We’ve heard much lately about the coming shortage of battery packs for EVs, most notably in the form of a warning by Rivian boss R.J. Scaringe, who predicted that the lack of supply of batteries for electric vehicles will be far more severe than the current shortage of microchips bedeviling the industry.
That there will be an explosion in demand for EV batteries is obvious to everyone, of course, and the U.S. government has announced it is pouring hard cash into encouraging development of a domestic battery-production industry. President Joe Biden made the announcement this week that his administration is earmarking $3.16 billion (taken from the larger $1 trillion infrastructure plan previously announced) to be given out as grants to develop and build battery production facilities on American soil.
The Teslarati website quoted US Secretary of Energy Jennifer Granholm as saying that “Positioning the United States front and center in meeting the growing demand for advanced batteries is how we boost our competitiveness and electrify our transportation system.”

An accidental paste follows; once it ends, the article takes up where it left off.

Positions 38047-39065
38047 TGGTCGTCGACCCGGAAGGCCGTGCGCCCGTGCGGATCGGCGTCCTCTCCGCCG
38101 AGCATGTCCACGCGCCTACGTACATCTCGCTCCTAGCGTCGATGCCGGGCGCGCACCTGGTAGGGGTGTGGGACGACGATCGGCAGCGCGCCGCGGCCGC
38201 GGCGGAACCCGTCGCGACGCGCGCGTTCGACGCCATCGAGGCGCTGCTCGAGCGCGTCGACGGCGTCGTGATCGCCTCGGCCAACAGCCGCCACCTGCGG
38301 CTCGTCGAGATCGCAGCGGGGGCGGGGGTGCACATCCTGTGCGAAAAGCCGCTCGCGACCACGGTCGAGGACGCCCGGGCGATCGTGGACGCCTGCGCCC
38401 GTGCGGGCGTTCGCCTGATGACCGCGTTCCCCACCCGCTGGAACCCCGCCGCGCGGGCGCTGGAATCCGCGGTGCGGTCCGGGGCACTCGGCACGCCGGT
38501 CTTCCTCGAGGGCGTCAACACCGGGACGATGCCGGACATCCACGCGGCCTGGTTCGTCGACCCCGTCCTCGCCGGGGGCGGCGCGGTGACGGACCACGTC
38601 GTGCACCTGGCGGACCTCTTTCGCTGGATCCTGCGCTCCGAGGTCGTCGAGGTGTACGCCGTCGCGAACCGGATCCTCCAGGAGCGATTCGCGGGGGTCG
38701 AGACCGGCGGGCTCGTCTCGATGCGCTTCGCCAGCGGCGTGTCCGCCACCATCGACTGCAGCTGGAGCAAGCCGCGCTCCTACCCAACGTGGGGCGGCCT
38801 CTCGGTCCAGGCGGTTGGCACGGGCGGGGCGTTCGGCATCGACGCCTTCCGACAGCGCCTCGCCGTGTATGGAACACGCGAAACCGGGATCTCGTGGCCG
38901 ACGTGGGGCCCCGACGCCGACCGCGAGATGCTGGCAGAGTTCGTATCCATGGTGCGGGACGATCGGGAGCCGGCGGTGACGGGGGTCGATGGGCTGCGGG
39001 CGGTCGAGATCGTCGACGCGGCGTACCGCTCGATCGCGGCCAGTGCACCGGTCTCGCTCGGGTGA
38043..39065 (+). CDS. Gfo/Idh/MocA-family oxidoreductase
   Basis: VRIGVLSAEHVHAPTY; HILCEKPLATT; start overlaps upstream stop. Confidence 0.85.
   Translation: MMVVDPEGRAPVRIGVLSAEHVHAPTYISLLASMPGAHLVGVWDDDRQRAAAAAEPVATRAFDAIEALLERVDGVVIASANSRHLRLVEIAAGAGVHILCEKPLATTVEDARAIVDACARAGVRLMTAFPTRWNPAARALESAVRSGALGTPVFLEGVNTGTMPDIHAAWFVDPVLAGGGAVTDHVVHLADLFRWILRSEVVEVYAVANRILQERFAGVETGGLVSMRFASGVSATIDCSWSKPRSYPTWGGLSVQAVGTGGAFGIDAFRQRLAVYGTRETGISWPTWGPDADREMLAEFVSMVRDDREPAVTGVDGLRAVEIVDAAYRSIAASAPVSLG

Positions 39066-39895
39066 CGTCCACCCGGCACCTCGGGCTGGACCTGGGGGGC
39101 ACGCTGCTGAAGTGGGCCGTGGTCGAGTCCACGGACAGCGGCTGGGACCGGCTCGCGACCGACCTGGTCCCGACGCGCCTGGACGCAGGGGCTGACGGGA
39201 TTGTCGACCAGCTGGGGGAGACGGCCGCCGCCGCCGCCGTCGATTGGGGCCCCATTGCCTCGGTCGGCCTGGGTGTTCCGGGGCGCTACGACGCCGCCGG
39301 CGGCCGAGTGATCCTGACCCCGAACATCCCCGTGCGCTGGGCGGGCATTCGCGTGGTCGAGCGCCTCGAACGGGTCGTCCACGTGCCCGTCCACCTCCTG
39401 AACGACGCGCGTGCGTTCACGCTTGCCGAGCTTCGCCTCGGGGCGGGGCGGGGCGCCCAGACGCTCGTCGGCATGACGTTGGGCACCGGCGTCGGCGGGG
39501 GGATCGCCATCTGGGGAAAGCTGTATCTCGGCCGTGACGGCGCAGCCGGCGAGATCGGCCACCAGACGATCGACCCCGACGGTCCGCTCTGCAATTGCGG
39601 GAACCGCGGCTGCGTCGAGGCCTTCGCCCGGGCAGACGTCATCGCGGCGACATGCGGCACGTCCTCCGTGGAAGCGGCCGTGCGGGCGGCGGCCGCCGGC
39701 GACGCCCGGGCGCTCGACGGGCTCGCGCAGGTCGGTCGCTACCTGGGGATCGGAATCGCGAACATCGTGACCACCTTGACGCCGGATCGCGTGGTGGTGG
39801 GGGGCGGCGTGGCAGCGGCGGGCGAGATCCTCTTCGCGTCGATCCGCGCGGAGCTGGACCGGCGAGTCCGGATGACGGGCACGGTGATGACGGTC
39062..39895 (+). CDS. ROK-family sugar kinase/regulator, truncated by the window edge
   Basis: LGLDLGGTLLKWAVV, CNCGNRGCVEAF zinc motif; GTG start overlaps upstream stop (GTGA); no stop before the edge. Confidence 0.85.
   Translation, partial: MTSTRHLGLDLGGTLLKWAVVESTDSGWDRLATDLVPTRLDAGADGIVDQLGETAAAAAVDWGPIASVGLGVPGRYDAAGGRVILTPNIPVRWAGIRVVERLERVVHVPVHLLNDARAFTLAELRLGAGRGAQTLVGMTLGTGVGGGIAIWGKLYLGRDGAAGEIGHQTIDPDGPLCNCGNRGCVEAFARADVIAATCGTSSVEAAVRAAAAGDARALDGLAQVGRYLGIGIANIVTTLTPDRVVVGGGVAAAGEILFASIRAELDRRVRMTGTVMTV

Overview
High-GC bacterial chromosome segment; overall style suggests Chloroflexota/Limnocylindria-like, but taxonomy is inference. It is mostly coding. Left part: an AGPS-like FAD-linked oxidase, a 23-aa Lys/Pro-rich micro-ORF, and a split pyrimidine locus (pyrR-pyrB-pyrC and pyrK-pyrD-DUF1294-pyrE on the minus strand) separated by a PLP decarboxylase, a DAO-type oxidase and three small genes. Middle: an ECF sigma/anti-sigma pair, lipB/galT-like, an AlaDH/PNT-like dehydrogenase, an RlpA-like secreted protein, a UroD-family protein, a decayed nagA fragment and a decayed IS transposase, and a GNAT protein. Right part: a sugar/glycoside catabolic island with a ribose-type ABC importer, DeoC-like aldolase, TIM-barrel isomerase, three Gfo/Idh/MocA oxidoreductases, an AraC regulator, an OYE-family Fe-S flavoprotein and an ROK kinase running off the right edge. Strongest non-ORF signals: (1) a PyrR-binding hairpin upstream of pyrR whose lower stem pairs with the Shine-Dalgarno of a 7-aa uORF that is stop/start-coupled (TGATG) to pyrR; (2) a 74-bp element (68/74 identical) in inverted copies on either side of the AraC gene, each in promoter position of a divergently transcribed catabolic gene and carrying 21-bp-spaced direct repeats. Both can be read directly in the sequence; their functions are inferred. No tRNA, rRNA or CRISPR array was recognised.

We also note that recent announcements of new investments in the automotive industry in Ontario and Quebec by General Motors, Stellantis and others include, in many cases, allocations to build battery-production plants.
The announcement this week of course ties in with the U.S. administration’s stated plan to replace its governmental fleet of vehicles with EVs, and further to have 50 percent of all new vehicles sales in the country consist of electric models by 2030. A shortage of batteries, and of the components needed to make them, would severely hamper the attainment of the first but especially the second of those objectives.
It’s worth noting that currently, as reported by InsideEVs, the U.S. is adopting EVs at the third-fastest rate globally, behind China and Europe.